Below you will find an article published by the Fairfax County Times on Broadway star Keven Quillon’s visit to our studio!

Coming from humble beginnings, Keven Quillon was always able to find a way around “you can’t” and find the resources to grow as a male performer: “I wanted to be in the band, because I saw my cousin in it. Then I went into the step team. I was the only white boy on an all-black step squad at Albemarle High School. I just kind of figured out that I loved being out front, doing something different. So, even with the step team, people were like, ‘You’re white; you can’t be on the step team.’ And I was like ‘Yes, I can.’ I grew up in an all-black neighborhood until I was in high school. I had a single mom; she worked three jobs; my friends were black. That was another thing in high school that I was like, ‘Yes, I can do that.’ And I did it for all four years that I was there. And that kind of led me to tap.”

Keven Quillon: “All parents can do is support and encourage. If I had a kid and I saw a light and excitement in their eyes about what they were doing, I would do anything in my power to make it work.”

Quillon, who grew up in Charlottesville, Virginia and went to James Madison University (JMU) for theater and dance with a concentration in musical theater, teaches at the Metropolitan School of the Arts every summer. His class was on Monday July 30, “The camp is two weeks, to my knowledge. Week 1 is this week, right now. And then, we’re week 2 next week. I’m coming down on my day off; it’s really great that they work around our schedules to bring us down there to work with them,” said Quillon.

We spoke over the phone and one of the first things he shared that he was a shy kid: “I would turn red and start sweating if I had to talk in front of the class, but becoming someone else, and knowing that it wasn’t me; it kind of allowed me to be freer onstage. (laughs) And so, I could become these different characters and people and explore my personality that way.”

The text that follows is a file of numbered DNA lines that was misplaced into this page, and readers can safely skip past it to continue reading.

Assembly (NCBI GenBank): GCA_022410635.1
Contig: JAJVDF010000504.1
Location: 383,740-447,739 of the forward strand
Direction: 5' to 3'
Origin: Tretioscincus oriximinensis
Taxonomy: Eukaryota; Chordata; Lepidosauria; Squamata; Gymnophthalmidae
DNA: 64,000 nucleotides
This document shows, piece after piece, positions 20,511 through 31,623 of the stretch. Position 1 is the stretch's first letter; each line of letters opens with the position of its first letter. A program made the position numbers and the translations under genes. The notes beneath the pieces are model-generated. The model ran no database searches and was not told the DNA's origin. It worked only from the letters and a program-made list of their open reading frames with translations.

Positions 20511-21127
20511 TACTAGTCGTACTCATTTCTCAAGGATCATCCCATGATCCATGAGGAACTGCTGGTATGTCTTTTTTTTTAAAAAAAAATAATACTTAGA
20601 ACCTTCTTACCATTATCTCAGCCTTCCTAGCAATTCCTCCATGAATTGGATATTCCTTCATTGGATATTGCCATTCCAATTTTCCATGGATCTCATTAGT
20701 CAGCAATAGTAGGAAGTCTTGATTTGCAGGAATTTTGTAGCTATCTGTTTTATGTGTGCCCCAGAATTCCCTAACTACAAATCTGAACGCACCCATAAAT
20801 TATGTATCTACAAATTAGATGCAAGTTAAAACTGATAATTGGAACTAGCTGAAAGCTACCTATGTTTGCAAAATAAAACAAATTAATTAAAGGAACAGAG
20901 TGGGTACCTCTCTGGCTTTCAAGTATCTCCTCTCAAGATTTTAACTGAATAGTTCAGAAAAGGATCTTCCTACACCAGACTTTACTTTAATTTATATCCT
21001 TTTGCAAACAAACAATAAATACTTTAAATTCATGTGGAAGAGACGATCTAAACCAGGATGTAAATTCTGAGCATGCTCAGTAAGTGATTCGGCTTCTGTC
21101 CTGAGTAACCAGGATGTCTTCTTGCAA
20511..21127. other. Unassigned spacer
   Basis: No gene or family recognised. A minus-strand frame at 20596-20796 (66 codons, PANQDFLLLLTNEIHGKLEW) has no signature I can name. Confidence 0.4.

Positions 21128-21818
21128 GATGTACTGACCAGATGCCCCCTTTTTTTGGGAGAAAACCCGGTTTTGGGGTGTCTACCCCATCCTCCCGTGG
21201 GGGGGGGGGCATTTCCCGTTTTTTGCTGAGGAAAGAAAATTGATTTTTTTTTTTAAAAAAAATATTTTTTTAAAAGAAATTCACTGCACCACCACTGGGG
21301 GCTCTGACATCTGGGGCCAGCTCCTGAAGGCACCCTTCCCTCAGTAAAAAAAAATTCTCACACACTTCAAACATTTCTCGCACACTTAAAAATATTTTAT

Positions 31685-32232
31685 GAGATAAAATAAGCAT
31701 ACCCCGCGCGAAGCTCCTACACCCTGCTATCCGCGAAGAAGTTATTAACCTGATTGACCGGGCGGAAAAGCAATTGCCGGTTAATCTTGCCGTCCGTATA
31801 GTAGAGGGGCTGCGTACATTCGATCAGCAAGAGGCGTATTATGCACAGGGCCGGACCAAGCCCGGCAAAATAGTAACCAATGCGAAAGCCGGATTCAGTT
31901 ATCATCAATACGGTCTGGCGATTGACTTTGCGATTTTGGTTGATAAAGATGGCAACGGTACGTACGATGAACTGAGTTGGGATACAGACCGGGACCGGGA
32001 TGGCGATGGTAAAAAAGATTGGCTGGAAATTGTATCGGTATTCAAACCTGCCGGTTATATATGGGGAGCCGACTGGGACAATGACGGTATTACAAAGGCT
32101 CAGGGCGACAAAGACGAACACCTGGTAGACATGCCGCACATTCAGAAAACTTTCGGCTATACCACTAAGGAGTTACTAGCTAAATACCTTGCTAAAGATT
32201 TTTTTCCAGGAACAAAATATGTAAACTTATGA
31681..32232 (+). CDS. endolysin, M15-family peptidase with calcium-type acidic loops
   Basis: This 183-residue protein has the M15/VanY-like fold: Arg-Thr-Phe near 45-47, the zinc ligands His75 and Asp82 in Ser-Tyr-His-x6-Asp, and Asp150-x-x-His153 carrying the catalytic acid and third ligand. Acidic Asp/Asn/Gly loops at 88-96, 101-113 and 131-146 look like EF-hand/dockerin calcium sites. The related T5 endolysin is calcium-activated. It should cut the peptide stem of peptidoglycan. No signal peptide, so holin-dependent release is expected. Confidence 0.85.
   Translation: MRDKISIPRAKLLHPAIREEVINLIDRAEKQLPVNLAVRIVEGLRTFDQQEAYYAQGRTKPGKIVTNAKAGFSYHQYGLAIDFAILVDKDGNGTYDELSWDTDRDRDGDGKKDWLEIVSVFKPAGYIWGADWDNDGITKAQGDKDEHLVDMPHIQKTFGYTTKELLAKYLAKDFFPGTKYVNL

After watching him onstage, people used to tell him, “You’re going to be on Broadway!”

People predicted you would be on Broadway. What qualities do you think take people to Broadway?

QUILLON: I would say number one, you have to be driven; you have to be a laser beam, because just like the story I told you about the step team, people are being like, “You can’t do that, you’re white. You’re not right for that.” That’s the same thing on Broadway, it’s like: “You’re too short for that show.” Or, “You’re too fat. You’re too this; you’re too that.” And you have to be able to say, “No, I’m not. I’m still going to go in.” And I tell that to the kids every summer that I come teach. And I’ve seen them grown. And one of the students right now…he’s in “Mean Girls,” his name is Ben Cook. I started teaching him at nine years old at Metro and now he’s on Broadway. And I go to my theater at “My Fair Lady” and I pass him while he’s going to “Mean Girls.” And I remember being like, “Listen, they are going to tell you ‘no’ over and over again.” You have to be able to say, “No, I will go out for that even though you say I can’t, because I have the goods.” And you have to convince people that you’re right for things sometimes. People don’t have an imagination. Number one is just showing up and not taking “no” and not freaking yourself out, as far as like getting to auditions and going to Broadway. (laughs)

It looks like you enjoy teaching too.

QUILLON: Yeah, I love teaching. I’ve had great teachers in my life. One is teaching there